The incredible sophistication of kriya yoga is that it brings a balance between total external awareness (outer distraction) and total inner haziness, where one lapses into a dreamy reverie or psychic picture show. It automatically leads to sushumna awareness. In the early practices, as already explained, the eyes are kept open for sometime and then closed for some time. This allows one's awareness to tread the middle path; the closed eyes tend to induce introspection and the open eyes tend to induce extroversion. Eventually this can lead to a balance point and intense dharana arises automatically. This becomes the gateway to dhyana.
In most yoga practices, one tends to close the eyes during meditative practice. This easily leads to a dreamlike state, especially with beginners. Some systems, such as Zen Buddhism, try to overcome this introversion tendency by doing meditative practices with the eyes open. This too presents problems to beginners, for one is continually distracted by the outside world. Kriya yoga strikes a balance between the two extremes: the eyes are kept closed for a short time then opened for a short time. For this reason it brings fantastic results. It systematically and quickly induces pratyahara and leads directly to dharana.
Dharana: After performing and completing the initial group of kriyas, there is a likelihood that you may be in a state of pratyahara. The induction of pratyahara depends on regularity and intensity of practice, as well as the state of turmoil or calmness in your mind. Pratyahara can be easily and automatically induced in a calm mind, whereas a disturbed mind will require more regular practice over a period of months. Also induction of pratyahara depends on auspiciousness. That is, one day it may arise, on another it may not. This is one reason why you should be regular in your practices; on one auspicious day, because of favourable circumstances, you might be launched into a state of dharana and dhyana. It can occur at a most unexpected time. It can never be predicted.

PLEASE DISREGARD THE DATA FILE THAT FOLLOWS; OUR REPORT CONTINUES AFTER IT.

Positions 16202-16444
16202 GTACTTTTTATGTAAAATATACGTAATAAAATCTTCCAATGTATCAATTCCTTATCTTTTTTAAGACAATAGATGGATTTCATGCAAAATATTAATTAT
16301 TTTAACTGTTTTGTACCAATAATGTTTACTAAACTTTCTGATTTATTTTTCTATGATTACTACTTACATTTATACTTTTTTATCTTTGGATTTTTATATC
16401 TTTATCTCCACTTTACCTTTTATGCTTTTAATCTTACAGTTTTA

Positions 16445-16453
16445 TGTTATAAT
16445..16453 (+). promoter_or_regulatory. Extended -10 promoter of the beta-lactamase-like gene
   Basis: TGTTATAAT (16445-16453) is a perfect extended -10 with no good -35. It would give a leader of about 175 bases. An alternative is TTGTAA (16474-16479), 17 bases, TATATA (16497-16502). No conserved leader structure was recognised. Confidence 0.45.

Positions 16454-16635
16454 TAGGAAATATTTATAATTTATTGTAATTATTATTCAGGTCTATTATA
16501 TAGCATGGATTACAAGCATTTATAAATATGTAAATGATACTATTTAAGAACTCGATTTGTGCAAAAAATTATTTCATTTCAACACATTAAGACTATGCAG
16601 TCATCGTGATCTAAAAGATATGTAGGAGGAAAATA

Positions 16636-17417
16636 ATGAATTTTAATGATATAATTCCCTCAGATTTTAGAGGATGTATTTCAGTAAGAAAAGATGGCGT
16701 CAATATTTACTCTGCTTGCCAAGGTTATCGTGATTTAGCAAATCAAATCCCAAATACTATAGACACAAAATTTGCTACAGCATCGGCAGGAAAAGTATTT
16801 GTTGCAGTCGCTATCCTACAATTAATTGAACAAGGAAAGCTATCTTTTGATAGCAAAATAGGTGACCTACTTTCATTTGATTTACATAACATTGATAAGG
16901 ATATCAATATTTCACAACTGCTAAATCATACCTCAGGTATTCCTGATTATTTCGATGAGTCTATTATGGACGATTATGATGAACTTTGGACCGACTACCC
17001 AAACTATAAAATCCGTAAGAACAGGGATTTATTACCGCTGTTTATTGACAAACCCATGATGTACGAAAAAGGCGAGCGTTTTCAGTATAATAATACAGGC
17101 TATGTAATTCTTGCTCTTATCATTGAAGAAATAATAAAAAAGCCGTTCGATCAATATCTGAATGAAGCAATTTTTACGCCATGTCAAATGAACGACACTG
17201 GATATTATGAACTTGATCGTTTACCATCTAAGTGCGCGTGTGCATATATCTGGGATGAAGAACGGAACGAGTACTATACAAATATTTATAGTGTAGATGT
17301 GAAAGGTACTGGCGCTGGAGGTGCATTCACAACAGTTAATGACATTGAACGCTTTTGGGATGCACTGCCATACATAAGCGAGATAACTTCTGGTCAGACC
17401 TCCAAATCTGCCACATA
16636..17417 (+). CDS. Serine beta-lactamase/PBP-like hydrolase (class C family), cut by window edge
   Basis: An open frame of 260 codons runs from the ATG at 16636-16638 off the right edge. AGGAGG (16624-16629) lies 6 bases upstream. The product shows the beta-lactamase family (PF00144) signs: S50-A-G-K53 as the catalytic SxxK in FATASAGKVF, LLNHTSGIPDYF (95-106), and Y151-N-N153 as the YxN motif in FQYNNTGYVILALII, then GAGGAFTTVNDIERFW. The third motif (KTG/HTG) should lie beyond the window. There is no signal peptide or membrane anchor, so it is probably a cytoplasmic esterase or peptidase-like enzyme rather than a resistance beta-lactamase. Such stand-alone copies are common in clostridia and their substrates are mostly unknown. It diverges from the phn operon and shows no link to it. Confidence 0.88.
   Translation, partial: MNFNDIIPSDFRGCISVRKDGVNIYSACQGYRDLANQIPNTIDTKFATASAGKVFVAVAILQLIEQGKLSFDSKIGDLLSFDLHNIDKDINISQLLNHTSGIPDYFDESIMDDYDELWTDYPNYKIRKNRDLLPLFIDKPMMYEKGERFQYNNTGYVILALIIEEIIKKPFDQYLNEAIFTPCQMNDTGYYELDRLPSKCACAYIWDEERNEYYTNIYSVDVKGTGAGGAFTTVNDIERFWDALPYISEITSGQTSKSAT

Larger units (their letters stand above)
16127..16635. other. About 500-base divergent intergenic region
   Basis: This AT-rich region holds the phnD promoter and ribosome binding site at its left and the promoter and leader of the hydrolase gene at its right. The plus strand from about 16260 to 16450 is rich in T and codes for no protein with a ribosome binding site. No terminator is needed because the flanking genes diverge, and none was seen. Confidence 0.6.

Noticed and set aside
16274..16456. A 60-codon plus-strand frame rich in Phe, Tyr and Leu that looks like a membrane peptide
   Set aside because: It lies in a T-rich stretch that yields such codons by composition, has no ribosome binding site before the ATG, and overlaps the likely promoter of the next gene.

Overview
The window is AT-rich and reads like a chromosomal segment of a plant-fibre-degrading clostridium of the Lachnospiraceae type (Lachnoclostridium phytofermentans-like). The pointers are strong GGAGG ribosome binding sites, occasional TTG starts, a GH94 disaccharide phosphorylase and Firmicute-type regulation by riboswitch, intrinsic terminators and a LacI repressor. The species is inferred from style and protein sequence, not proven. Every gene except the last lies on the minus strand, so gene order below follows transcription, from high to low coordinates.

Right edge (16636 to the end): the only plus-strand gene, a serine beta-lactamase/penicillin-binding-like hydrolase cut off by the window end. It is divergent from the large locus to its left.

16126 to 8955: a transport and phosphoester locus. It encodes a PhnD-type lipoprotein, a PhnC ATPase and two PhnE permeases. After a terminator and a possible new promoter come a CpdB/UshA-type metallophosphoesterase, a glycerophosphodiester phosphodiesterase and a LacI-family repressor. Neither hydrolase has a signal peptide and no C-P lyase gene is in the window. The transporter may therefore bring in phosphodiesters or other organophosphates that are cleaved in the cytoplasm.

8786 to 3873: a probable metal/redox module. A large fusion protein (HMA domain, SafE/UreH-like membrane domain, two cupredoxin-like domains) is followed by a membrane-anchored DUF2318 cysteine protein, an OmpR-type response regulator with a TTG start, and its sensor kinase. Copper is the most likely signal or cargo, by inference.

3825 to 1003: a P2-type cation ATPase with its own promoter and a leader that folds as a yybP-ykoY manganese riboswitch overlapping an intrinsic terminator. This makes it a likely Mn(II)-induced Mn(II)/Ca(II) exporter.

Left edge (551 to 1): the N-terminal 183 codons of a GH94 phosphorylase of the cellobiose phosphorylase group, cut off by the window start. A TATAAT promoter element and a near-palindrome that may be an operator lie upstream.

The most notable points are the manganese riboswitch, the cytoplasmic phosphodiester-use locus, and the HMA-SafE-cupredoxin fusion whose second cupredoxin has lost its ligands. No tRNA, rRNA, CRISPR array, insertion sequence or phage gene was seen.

When pratyahara practices are finished then the eyes are kept closed. Ideally, at this stage most internal and external disturbances should have faded away. The second group of kriyas is then practised to induce dharana. This is done gradually by first of all rotating awareness throughout the inner psychic circuits. This slowly induces more perception. As the kriya practice progresses, one's awareness is confined more and more so that it becomes increasingly one-pointed. Dharana arises spontaneously.
The distinctive feature of kriya yoga is that concentration is not forced; it spontaneously arises as a consequence of performing the mechanics of the kriyas. Often concentration is forced during meditative practices which leads the individual nowhere, only to a headache and frustration. Many people grit their teeth, tense their facial muscles and light their mind in an effort to bring about concentration. They do this because they know that concentration is an essential part of higher yoga practices, and that if they can attain high states of concentration then they will induce dhyana, but dhyana must be spontaneous. Forced concentration is not really concentration; it creates tension in the mind, which leads away from the path to dhyana. Practise kriya yoga and concentration will arise. Dharana leads to dhyana.
Dhyana: We have nothing to say about dhyana, for it is the realm of the unspeakable. When it is known, no words are needed. Before it is experienced words will only cause confusion, misconception and over-intel-lectualization. It is better to say nothing. There are no techniques for dhyana; all the techniques of kriya yoga are intended to bring about the state of dhyana.
It is a continuous flow from pratyahara to dharana to dhyana. There is no rigid division as we have given; this classification has been given for ease of explanation. Don't take the classification too seriously. If you master kriya yoga to a reasonable degree then you will automatically flow from one state to the next. You will not need to think: "Ah yes, I must start dharana" and so forth. Everything will happen spontaneously. All you have to do is practise the kriyas in the correct manner.
Was this article helpful?